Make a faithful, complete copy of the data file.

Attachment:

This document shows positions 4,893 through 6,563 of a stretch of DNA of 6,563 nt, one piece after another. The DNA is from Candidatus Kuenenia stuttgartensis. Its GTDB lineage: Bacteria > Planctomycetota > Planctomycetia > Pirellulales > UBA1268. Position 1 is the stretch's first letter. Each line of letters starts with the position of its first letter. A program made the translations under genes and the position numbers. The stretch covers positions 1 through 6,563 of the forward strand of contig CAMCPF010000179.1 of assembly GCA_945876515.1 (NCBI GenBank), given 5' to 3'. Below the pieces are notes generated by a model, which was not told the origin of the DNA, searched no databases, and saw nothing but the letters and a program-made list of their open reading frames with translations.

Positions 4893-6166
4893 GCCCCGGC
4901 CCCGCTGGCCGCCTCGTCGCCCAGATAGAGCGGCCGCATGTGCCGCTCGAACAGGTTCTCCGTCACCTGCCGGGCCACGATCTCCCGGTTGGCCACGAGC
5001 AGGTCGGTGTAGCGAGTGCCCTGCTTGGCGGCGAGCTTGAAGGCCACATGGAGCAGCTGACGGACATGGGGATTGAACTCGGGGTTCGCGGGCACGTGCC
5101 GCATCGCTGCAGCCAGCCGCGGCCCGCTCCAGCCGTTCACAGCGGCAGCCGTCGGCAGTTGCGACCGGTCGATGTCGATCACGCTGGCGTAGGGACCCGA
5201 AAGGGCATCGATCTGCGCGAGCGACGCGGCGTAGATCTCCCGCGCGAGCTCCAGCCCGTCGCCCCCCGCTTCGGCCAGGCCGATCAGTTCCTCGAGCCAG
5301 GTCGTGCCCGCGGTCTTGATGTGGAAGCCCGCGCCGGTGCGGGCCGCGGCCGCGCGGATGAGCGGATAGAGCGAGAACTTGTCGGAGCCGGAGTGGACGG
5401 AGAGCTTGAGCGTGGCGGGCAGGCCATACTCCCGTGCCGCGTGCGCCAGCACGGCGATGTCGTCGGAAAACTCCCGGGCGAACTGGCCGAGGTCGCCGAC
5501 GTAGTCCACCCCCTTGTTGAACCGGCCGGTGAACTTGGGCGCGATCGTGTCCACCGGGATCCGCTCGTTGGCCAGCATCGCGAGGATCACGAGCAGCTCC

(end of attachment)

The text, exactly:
This document shows positions 4,893 through 6,563 of a stretch of DNA of 6,563 nt, one piece after another. The DNA is from Candidatus Kuenenia stuttgartensis. Its GTDB lineage: Bacteria > Planctomycetota > Planctomycetia > Pirellulales > UBA1268. Position 1 is the stretch's first letter. Each line of letters starts with the position of its first letter. A program made the translations under genes and the position numbers. The stretch covers positions 1 through 6,563 of the forward strand of contig CAMCPF010000179.1 of assembly GCA_945876515.1 (NCBI GenBank), given 5' to 3'. Below the pieces are notes generated by a model, which was not told the origin of the DNA, searched no databases, and saw nothing but the letters and a program-made list of their open reading frames with translations.

Positions 4893-6166
4893 GCCCCGGC
4901 CCCGCTGGCCGCCTCGTCGCCCAGATAGAGCGGCCGCATGTGCCGCTCGAACAGGTTCTCCGTCACCTGCCGGGCCACGATCTCCCGGTTGGCCACGAGC
5001 AGGTCGGTGTAGCGAGTGCCCTGCTTGGCGGCGAGCTTGAAGGCCACATGGAGCAGCTGACGGACATGGGGATTGAACTCGGGGTTCGCGGGCACGTGCC
5101 GCATCGCTGCAGCCAGCCGCGGCCCGCTCCAGCCGTTCACAGCGGCAGCCGTCGGCAGTTGCGACCGGTCGATGTCGATCACGCTGGCGTAGGGACCCGA
5201 AAGGGCATCGATCTGCGCGAGCGACGCGGCGTAGATCTCCCGCGCGAGCTCCAGCCCGTCGCCCCCCGCTTCGGCCAGGCCGATCAGTTCCTCGAGCCAG
5301 GTCGTGCCCGCGGTCTTGATGTGGAAGCCCGCGCCGGTGCGGGCCGCGGCCGCGCGGATGAGCGGATAGAGCGAGAACTTGTCGGAGCCGGAGTGGACGG
5401 AGAGCTTGAGCGTGGCGGGCAGGCCATACTCCCGTGCCGCGTGCGCCAGCACGGCGATGTCGTCGGAAAACTCCCGGGCGAACTGGCCGAGGTCGCCGAC
5501 GTAGTCCACCCCCTTGTTGAACCGGCCGGTGAACTTGGGCGCGATCGTGTCCACCGGGATCCGCTCGTTGGCCAGCATCGCGAGGATCACGAGCAGCTCC